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Over The Top Arthur Guy Empey


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Every half-hour I could hear the clock in the village strike, each stroke bringing forth a muffled volley of curses on the man who had dug the well.

After two hours, I heard two men talking in low voices. I recognized Corporal Cook, an ardent "night raider." He heard my "siss-s-s-s" and came to the edge of the hole. I explained my predicament and amid a lot of impertinent remarks, which at the time I did not resent, I was soon fished out.

Taking off our boots we sneaked into the ward. I was sitting on my bed in the dark, just starting to undress, when the man next to me, "Ginger" Phillips, whispered. "'Op it, Yank, 'ere comes the matron."

I immediately got under the covers and feigned sleep. The matron stood talking in low tones to the night nurse and I fell asleep.

When I awoke in the morning the night sister, an American, was bending over me. An awful sight met my eyes. The coverlet on the bed and the sheets were a mass of mud and green slime. She was a good sport all right and hustled to get clean clothes and sheets so that no one would get wise, but "on her own" she gave me a good tongue lashing but did not report me. One of the Canadians in the ward described her as being "A Jake of a good fellow."

Next visiting day I had an awful time explaining to my visitor why I had not met her at the appointed time and place.

And for a week every time I passed a patient he would call, "Well, well, here's the Yank. Hope you are feeling well, old top."

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The surgeon in our ward was an American, a Harvard Unit man, named Frost. We nicknamed him "Jack Frost." He was loved by all. If a Tommy was to be cut up he had no objection to undergoing the operation if "Jack Frost" was to wield the knife. Their confidence in him was pathetic. He was the best sport I have ever met.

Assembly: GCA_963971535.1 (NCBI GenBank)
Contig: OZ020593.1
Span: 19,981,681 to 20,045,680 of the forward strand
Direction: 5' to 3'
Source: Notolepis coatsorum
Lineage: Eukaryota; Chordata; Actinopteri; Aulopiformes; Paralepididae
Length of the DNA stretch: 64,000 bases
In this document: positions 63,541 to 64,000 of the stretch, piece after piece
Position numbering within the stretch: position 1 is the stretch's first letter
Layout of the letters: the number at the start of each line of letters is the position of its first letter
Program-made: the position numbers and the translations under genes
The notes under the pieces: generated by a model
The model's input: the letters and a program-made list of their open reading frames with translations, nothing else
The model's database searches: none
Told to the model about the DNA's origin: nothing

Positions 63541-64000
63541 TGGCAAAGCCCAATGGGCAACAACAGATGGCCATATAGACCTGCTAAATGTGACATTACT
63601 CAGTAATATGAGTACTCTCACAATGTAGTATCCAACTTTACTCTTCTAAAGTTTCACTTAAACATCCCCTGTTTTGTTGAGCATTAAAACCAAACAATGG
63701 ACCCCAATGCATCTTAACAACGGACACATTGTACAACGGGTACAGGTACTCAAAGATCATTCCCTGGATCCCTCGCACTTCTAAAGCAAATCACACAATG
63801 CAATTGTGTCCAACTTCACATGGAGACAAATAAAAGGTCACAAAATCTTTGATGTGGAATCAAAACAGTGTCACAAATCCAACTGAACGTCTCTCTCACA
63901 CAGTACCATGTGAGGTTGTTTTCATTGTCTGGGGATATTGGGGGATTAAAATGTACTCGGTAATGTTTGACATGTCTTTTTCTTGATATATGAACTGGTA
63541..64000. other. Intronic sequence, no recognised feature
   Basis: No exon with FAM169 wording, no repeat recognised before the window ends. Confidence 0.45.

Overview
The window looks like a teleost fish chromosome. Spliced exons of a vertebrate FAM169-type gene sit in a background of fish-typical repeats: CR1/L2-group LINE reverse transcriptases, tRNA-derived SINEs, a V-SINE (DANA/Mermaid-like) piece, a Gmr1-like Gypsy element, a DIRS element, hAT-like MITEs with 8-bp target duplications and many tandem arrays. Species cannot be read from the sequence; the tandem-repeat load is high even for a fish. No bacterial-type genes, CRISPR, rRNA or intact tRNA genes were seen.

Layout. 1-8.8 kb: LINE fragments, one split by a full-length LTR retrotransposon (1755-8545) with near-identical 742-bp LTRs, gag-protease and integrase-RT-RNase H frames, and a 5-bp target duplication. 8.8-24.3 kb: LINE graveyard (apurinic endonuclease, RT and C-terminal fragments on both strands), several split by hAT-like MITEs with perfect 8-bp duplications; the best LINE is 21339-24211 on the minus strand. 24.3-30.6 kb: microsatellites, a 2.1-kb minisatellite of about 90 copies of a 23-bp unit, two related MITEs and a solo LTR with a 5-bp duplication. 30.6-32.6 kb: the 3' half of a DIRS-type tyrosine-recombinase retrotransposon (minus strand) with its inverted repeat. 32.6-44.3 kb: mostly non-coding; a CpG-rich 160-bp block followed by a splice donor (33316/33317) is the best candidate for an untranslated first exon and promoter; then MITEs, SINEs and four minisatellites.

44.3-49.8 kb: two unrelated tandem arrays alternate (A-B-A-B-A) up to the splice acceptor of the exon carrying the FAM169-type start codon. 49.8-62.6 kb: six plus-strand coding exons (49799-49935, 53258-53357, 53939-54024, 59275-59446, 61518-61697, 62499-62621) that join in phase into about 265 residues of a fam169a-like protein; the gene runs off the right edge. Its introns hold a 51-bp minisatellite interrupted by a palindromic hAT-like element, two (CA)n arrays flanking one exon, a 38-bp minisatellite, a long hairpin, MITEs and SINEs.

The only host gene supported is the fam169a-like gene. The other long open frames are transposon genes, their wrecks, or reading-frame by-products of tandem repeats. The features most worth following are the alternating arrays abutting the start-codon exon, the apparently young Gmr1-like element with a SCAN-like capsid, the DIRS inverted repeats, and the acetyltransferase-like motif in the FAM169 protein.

One Saturday morning the Commandant and some "high up" officers were inspecting the ward, when one of the patients who had been wounded in the head by a bit of shrapnel, fell on the floor in a fit. They brought him round, and then looked for the ward orderly to carry the patient back to his bed at the other end of the ward. The orderly was nowhere to be found--like our policemen, they never are when needed. The officers were at a loss how to get Palmer into his bed. Dr. Frost was fidgeting around in a nervous manner, when suddenly with a muffled "damn" and a few other qualifying adjectives, he stooped down, and took the man in his arms like a baby,--he was no feather either,-- and staggered down the ward with him, put him in bed, and undressed him. A low murmur of approval came from the patients. Dr. Frost got very red and as soon as he had finished undressing Palmer, hurriedly left the ward.

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Over The Top
Arthur Guy Empey

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